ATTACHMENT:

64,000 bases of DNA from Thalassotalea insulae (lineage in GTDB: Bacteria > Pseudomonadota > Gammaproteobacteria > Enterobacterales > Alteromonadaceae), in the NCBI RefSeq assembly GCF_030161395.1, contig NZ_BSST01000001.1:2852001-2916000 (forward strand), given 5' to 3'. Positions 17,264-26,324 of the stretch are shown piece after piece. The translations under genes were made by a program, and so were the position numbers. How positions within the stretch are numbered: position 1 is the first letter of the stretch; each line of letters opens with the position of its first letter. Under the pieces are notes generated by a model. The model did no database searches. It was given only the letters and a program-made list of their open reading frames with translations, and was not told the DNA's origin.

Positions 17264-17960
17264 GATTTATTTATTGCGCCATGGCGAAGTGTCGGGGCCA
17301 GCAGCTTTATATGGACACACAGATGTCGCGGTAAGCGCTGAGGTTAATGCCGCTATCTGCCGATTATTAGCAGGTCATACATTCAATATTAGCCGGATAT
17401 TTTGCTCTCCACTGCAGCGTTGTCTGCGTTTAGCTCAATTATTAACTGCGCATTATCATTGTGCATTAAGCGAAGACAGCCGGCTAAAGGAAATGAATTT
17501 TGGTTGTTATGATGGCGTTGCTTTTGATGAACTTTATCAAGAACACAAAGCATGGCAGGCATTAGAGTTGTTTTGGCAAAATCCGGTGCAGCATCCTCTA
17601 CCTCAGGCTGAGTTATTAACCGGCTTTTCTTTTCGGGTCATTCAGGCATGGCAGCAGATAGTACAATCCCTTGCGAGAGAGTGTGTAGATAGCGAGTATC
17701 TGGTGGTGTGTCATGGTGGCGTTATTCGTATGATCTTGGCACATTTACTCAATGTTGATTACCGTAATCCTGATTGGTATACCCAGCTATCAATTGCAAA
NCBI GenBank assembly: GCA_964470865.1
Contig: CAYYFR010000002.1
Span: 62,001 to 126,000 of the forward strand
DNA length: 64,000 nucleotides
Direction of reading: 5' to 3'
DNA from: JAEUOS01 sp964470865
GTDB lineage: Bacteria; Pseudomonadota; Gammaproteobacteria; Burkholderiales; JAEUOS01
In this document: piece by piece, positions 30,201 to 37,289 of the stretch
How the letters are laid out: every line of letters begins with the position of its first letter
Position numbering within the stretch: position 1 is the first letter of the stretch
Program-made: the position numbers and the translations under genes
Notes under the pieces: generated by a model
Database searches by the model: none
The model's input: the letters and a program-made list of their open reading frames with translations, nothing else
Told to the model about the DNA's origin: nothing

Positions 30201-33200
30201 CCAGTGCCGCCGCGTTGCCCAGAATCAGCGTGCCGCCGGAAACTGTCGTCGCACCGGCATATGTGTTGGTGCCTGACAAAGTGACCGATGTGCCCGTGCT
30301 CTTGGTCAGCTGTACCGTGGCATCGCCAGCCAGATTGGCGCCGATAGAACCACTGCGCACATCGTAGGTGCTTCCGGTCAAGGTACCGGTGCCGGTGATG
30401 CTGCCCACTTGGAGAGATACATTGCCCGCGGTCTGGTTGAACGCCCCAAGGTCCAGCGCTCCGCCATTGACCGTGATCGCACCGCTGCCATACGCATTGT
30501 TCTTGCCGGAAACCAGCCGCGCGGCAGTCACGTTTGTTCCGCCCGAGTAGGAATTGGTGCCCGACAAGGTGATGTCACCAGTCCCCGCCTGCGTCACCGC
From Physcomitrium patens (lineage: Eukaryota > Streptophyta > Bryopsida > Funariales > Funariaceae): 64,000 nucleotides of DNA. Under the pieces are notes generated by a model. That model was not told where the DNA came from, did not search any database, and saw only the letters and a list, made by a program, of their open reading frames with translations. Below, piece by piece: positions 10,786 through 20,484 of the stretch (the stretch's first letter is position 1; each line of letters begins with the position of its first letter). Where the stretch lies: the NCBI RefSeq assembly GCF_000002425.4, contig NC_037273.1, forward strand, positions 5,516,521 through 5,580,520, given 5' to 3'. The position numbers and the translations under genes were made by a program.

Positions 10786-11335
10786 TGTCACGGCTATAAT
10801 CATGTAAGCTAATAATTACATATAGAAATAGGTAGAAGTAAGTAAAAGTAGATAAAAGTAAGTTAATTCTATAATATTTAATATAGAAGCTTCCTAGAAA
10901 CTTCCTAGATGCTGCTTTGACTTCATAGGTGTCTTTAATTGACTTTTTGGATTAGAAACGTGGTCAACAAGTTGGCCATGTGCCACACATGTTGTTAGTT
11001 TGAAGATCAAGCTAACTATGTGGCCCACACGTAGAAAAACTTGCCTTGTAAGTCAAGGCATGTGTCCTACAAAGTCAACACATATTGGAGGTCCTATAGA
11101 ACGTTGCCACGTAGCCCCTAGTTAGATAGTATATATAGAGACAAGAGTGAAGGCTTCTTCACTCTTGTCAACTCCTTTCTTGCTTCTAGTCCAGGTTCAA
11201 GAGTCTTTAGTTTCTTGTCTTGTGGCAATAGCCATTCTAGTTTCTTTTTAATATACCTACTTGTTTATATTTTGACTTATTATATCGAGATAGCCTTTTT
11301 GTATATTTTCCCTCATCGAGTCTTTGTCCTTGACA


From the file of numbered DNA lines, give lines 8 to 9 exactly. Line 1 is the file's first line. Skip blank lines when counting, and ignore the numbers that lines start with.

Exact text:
17701 TGGTGGTGTGTCATGGTGGCGTTATTCGTATGATCTTGGCACATTTACTCAATGTTGATTACCGTAATCCTGATTGGTATACCCAGCTATCAATTGCAAA
NCBI GenBank assembly: GCA_964470865.1